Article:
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A Hubble and Spitzer space telescope survey for gravitationally lensed galaxies: further evidence for a significant population of low-luminosity galaxies beyond z=7

Richard, Johan and Stark, Daniel P. and Ellis, Richard S. and George, Matthew R. and Egami, Eiichi and Kneib, Jean-Paul and Smith, Graham P. (2008) A Hubble and Spitzer space telescope survey for gravitationally lensed galaxies: further evidence for a significant population of low-luminosity galaxies beyond z=7. Astrophysical Journal, 685 (2). pp. 705-724. ISSN 0004-637X. https://resolver.caltech.edu/CaltechAUTHORS:RICapj08

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Abstract

We present the results of a systematic search for gravitationally lensed continuum Lyman break "dropouts" beyond a redshift 7 conducted via very deep imaging through six foreground clusters undertaken with the Hubble and Spitzer space telescopes. The survey has yielded 10 z-band and two J-band dropout candidates to photometric limits of J_(110) ≃ 26.2 AB (5 σ). Taking into account the magnifications afforded by our clusters (1-4 mag), we probe the presence of z > 7 sources to unlensed limits of J_(110) ≃ 30 AB, fainter than those charted in the Hubble Ultradeep Field. To verify the fidelity of our candidates we conduct a number of tests for instrumental effects which would lead to spurious detections, and carefully evaluate the likelihood of foreground contamination by considering photometric uncertainties in the dropout signature, the upper limits from stacked IRAC data and the statistics of multiply imaged sources. Overall, we conclude that we can expect about half of our sample of z-band dropouts to be at high redshift. An ambitious infrared spectroscopic campaign undertaken with the NIRSPEC spectrograph at the W. M. Keck Observatory for seven of the most promising candidates failed to detect any Lyα emission highlighting the challenge of making further progress in this field. While the volume density of high-redshift sources will likely remain uncertain until more powerful facilities are available, our data provides the first potentially interesting constraints on the UV luminosity function at z ≃ 7.5 at intrinsically faint limits. We discuss the implications of our results in the context of the hypothesis that the bulk of the reionizing photons in the era 7 < z < 12 arise in low-luminosity galaxies undetected by conventional surveys.


Item Type:Article
Related URLs:
URLURL TypeDescription
http://dx.doi.org/10.1086/591312DOIArticle
http://www.iop.org/EJ/abstract/0004-637X/685/2/705/PublisherArticle
ORCID:
AuthorORCID
Richard, Johan0000-0001-5492-1049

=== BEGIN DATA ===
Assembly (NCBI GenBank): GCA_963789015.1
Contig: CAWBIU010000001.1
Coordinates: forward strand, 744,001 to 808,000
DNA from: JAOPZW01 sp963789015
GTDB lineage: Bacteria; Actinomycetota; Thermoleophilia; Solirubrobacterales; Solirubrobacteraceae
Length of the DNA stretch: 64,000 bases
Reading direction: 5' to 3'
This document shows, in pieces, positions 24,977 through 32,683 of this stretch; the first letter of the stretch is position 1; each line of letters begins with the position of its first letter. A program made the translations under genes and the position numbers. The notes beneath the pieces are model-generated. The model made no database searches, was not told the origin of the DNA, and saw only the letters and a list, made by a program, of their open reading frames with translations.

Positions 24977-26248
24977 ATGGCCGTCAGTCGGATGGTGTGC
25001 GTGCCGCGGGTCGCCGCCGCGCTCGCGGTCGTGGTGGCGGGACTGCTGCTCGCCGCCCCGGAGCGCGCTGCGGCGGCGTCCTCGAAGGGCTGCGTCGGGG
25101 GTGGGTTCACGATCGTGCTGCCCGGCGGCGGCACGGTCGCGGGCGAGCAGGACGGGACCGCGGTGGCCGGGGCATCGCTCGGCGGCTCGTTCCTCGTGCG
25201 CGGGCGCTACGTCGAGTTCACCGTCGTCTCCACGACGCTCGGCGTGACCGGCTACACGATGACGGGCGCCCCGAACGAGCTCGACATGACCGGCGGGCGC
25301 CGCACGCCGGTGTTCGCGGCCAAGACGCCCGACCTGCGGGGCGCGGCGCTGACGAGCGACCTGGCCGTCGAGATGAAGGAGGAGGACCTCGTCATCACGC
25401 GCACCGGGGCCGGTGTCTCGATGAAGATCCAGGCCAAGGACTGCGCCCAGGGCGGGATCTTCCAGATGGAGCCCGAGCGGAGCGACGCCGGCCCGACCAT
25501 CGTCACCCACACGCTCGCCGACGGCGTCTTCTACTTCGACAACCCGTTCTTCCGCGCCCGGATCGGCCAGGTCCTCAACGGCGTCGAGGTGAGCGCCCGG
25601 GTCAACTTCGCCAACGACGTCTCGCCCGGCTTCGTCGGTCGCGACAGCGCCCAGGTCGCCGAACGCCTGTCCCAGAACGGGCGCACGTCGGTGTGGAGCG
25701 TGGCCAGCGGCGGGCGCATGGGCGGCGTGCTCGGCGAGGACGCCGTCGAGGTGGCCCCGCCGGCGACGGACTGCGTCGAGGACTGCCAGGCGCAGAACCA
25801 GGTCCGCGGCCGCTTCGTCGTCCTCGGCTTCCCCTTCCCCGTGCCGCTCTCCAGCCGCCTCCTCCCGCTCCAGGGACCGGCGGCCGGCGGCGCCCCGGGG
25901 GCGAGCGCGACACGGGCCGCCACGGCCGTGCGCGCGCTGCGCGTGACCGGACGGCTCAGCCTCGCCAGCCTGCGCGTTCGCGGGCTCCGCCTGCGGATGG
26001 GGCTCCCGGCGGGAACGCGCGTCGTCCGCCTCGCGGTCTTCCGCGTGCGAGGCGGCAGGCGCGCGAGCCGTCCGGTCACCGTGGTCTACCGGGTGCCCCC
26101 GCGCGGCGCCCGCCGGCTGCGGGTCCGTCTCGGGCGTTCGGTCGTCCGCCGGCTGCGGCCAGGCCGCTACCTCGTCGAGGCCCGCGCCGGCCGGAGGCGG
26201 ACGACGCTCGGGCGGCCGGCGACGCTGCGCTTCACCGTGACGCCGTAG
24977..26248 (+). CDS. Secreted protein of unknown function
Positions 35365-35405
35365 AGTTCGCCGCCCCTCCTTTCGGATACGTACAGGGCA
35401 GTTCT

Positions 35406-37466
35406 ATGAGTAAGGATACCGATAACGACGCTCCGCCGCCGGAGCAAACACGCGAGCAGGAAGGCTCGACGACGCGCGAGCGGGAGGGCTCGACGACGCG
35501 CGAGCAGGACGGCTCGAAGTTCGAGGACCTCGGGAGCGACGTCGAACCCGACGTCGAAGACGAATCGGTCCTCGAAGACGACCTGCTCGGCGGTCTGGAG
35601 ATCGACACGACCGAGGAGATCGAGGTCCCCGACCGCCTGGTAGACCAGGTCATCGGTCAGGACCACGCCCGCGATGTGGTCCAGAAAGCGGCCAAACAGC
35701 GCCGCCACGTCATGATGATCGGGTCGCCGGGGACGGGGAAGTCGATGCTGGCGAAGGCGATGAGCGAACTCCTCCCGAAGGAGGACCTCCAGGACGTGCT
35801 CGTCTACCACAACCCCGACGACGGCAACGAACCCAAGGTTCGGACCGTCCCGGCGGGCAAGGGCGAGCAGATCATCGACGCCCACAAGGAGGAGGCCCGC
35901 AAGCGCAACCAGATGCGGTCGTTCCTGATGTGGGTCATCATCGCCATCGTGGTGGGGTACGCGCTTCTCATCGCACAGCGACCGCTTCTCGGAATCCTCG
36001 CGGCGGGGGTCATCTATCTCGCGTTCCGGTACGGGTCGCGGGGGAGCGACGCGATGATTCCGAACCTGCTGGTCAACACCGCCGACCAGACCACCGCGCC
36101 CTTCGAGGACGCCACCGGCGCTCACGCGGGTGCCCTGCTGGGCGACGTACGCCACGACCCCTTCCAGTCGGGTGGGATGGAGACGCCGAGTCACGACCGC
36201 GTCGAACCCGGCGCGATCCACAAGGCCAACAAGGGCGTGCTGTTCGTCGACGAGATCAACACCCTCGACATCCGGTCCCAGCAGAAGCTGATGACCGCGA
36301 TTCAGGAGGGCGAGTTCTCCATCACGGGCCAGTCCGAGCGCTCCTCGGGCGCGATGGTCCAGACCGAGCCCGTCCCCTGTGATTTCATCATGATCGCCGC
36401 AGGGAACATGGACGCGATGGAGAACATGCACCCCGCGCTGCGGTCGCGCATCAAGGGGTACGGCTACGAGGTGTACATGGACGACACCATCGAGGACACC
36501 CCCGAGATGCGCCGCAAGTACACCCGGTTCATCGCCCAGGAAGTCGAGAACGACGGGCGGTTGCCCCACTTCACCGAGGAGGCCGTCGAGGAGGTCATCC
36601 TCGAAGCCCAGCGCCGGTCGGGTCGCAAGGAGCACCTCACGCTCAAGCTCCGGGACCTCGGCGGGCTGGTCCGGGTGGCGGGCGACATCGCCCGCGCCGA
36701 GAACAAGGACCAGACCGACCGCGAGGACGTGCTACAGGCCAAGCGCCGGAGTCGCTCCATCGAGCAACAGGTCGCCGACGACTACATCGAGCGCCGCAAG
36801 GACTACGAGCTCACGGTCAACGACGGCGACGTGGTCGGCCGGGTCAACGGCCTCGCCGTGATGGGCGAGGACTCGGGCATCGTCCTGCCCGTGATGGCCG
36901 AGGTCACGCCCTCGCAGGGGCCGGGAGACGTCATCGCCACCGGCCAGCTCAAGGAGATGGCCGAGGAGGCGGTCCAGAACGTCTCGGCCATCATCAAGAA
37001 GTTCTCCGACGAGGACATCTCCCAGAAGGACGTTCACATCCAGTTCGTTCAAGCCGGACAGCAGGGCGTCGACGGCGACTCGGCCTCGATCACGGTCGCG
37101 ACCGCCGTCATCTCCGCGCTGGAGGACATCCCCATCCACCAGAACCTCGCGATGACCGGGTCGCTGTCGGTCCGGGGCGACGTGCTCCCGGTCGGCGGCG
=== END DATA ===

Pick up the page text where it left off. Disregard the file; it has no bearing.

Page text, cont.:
Ellis, Richard S.0000-0001-7782-7071
Kneib, Jean-Paul0000-0002-4616-4989
Smith, Graham P.0000-0003-4494-8277
Additional Information:© 2008 The American Astronomical Society. Received 2008 March 31, accepted for publication 2008 June 24. We thank the anonymous referee for a report that has improved the content of this paper, and Rychard Bouwens for his very helpful comments on an earlier version of the manuscript. We also acknowledge discussions with Rodger Thompson, Elizabeth Stanway, Roser Pello, Daniel Schaerer, Kelle Cruz, and Adam Kraus. Andrew Blain and Naveen Reddy kindly provided the Keck NIRC observations of Abell 2218. We are thankful to Ichi Tanaka for his support in the reduction of MOIRCS imaging data. We acknowledge funding from NASA grant HST-GO-10504.01-A and Spitzer program GO-20439. The authors recognize and acknowledge the very significant cultural role and reverence that the summit of Mauna Kea has always had within the indigenous Hawaiian community. We are most fortunate to have the opportunity to conduct observations from this mountain. This program is based on observations made with the NASA/ESA Hubble Space Telescope, which is operated by the Association of Universities for Research in Astronomy, Inc., under NASA contract NAS 5-26555, the Subaru Telescope, which is operated by the National Astronomical Observatory of Japan, the Spitzer Space Telescope, which is operated by the Jet Propulsion Laboratory, California Institute of Technology under a contract with NASA, and the Canada-France-Hawaii Telescope (CFHT), which is operated by the National Research Council of Canada, the Institut National des Sciences de l’Univers of the Centre National de la Recherche Scientifique of France, and the University of Hawaii.
Funders:
Funding AgencyGrant Number
NASAHST-GO-10504.01-A
NASAGO-20439
Subject Keywords:cosmology: observations; galaxies: evolution; galaxies: formation; galaxies: high-redshift; gravitational lensing
Issue or Number:2
Record Number:CaltechAUTHORS:RICapj08
Persistent URL:https://resolver.caltech.edu/CaltechAUTHORS:RICapj08
Usage Policy:No commercial reproduction, distribution, display or performance rights in this work are provided.
ID Code:13571
Collection:CaltechAUTHORS
Deposited By: Tony Diaz
Deposited On:08 May 2009 21:43
Last Modified:16 Nov 2019 00:42

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